Right now, most of the industry focus is on bots in messaging apps. Time spent in messaging apps has recently surpassed time spent in social networks:
And the audiences are huge. Over 2.5 billion people have at least 1 messaging app on their phone. The largest messaging apps from a MAU perspective are:
Are bots a new thing?
The idea behinds bots goes back 65+ years. In his 1950 paper Computing Machinery and Intelligence, Alan Turing laid out the idea behind what is now known as the Turing Test. A human and a computer would be interrogated entirely by text messages, and the interrogator wouldn’t know which was which. Turing argued that if the human interrogator couldn’t tell the human and the computer apart, we should call the computer intelligent, since we judge other people’s intelligence in exactly this way.
This kind of format and interaction model is really the canonical format for the term “chatbot”. The entire reason that the bot exists is to be chatted with, and there is no other goal of the interaction, besides seeing what the bot will say.
This chatbot model went on to see some successes in 1966 with ELIZA, and in 1972 with PARRY, where both chatbots came close to passing the Turing Test. More recently, Cleverbot and Eugene Goostman have come close to passing.
Why is there so much attention on bots now?
Three things – the capabilities, the addressable market, and a “newish” communication channel.
The difference between the chatbots of the past (ELIZA), and the bots of the present and future, has much to do with the processing power and technology behind bots today. Specifically, because bots do all their processing server-side, that means they have enormous computing power at their disposal.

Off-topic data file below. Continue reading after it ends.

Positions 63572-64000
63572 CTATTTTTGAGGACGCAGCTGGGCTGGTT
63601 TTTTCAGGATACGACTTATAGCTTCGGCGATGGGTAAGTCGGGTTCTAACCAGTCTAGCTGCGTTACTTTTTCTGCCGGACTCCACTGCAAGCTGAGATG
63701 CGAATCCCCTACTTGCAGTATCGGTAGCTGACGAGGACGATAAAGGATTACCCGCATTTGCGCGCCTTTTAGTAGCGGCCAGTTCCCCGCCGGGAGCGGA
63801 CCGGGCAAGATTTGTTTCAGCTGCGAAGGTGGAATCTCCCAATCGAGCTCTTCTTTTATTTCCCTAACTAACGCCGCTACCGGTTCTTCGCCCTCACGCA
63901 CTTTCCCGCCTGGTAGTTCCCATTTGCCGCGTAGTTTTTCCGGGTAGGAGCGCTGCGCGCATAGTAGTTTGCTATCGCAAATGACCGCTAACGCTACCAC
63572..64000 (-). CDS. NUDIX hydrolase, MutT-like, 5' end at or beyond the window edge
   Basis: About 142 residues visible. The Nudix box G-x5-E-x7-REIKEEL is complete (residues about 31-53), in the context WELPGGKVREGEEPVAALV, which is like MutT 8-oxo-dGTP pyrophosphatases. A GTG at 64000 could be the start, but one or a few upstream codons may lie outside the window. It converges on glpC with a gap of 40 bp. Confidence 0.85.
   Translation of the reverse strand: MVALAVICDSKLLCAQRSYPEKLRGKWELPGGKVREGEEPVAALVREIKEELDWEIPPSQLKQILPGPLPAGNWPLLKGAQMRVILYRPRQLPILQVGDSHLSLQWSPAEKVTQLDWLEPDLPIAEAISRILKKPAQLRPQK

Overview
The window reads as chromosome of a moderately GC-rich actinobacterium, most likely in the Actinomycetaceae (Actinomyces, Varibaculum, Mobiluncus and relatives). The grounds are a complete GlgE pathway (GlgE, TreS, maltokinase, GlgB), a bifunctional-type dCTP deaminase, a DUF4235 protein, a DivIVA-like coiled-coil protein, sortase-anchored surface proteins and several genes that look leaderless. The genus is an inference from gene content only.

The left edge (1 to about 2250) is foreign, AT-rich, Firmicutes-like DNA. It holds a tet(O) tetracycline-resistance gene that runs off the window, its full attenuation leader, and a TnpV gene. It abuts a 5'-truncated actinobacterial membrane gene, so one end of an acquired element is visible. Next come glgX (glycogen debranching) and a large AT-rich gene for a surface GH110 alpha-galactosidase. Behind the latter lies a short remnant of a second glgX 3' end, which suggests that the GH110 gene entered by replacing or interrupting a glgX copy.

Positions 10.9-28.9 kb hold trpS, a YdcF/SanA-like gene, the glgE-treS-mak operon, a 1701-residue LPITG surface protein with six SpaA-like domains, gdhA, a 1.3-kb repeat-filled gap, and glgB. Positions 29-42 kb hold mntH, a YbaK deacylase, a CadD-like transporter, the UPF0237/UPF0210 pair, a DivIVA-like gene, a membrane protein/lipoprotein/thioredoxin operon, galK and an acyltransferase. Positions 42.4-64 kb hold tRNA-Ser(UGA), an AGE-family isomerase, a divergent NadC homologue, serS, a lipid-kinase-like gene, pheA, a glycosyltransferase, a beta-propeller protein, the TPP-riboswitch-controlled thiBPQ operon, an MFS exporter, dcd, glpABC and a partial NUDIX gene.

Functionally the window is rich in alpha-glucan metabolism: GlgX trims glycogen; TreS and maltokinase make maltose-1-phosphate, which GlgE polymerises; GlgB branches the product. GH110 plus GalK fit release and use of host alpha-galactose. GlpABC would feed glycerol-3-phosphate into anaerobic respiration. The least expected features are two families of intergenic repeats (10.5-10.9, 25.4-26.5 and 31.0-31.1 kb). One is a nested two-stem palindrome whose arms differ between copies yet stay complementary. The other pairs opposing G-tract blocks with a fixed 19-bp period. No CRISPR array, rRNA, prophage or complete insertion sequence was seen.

Complementing this server-side processing power, we’ve seen massive advances in artificial intelligence and machine learning in the past few years. The combination of so much processing power and advanced AI capabilities is the fundamental shift between the chatbots of yesterday, and the bots of today.
The size of the addressable market, as we’ve seen previously, is huge. Any time you have a channel that gives you access to upwards of a billion people, developers start to see dollar signs.
Finally, there is the lure of the last unpolluted channel of communication for most people – messaging. Usually, we only give our number to people we know and want to communicate with. As a result, the signal-to-noise ratio is very high in messaging – lots of messages from people we care about, very little spam.
Bot developers need to pay strict attention to how their bot is perceived by the user in this (currently) uncluttered and personal space of messaging. If the bot is sending too many updates, demands too much interaction, or generally starts to feel spammy, people are going to rebel.
This is not an issue if the signal-to-noise ratio of interacting with a bot is very high. But given this is a new human-computer-interaction model, and it takes place in a space that’s perceived as relatively personal (messaging), the development of good bot UX is critical. If a bot doesn’t deliver value to a user in a way that’s superior to another channel, people will just opt out: